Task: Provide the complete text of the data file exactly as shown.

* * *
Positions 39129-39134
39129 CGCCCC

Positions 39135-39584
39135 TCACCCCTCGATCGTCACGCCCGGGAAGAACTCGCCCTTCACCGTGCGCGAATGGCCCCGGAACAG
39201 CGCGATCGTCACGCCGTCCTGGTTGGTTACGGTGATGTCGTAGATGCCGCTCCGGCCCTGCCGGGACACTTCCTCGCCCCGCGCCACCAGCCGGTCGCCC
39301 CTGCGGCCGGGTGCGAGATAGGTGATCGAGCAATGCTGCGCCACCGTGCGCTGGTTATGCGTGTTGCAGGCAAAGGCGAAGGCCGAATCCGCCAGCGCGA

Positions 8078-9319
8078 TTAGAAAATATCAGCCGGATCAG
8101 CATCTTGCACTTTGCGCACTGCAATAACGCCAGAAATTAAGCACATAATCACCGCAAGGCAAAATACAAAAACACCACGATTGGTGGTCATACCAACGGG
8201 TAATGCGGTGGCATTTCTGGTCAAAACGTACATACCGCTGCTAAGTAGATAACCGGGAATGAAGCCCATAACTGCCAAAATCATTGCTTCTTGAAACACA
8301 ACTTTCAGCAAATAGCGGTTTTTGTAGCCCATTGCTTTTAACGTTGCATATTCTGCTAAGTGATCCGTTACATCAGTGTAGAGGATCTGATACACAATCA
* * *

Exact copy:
Positions 39129-39134
39129 CGCCCC

Positions 39135-39584
39135 TCACCCCTCGATCGTCACGCCCGGGAAGAACTCGCCCTTCACCGTGCGCGAATGGCCCCGGAACAG
39201 CGCGATCGTCACGCCGTCCTGGTTGGTTACGGTGATGTCGTAGATGCCGCTCCGGCCCTGCCGGGACACTTCCTCGCCCCGCGCCACCAGCCGGTCGCCC
39301 CTGCGGCCGGGTGCGAGATAGGTGATCGAGCAATGCTGCGCCACCGTGCGCTGGTTATGCGTGTTGCAGGCAAAGGCGAAGGCCGAATCCGCCAGCGCGA

Positions 8078-9319
8078 TTAGAAAATATCAGCCGGATCAG
8101 CATCTTGCACTTTGCGCACTGCAATAACGCCAGAAATTAAGCACATAATCACCGCAAGGCAAAATACAAAAACACCACGATTGGTGGTCATACCAACGGG
8201 TAATGCGGTGGCATTTCTGGTCAAAACGTACATACCGCTGCTAAGTAGATAACCGGGAATGAAGCCCATAACTGCCAAAATCATTGCTTCTTGAAACACA
8301 ACTTTCAGCAAATAGCGGTTTTTGTAGCCCATTGCTTTTAACGTTGCATATTCTGCTAAGTGATCCGTTACATCAGTGTAGAGGATCTGATACACAATCA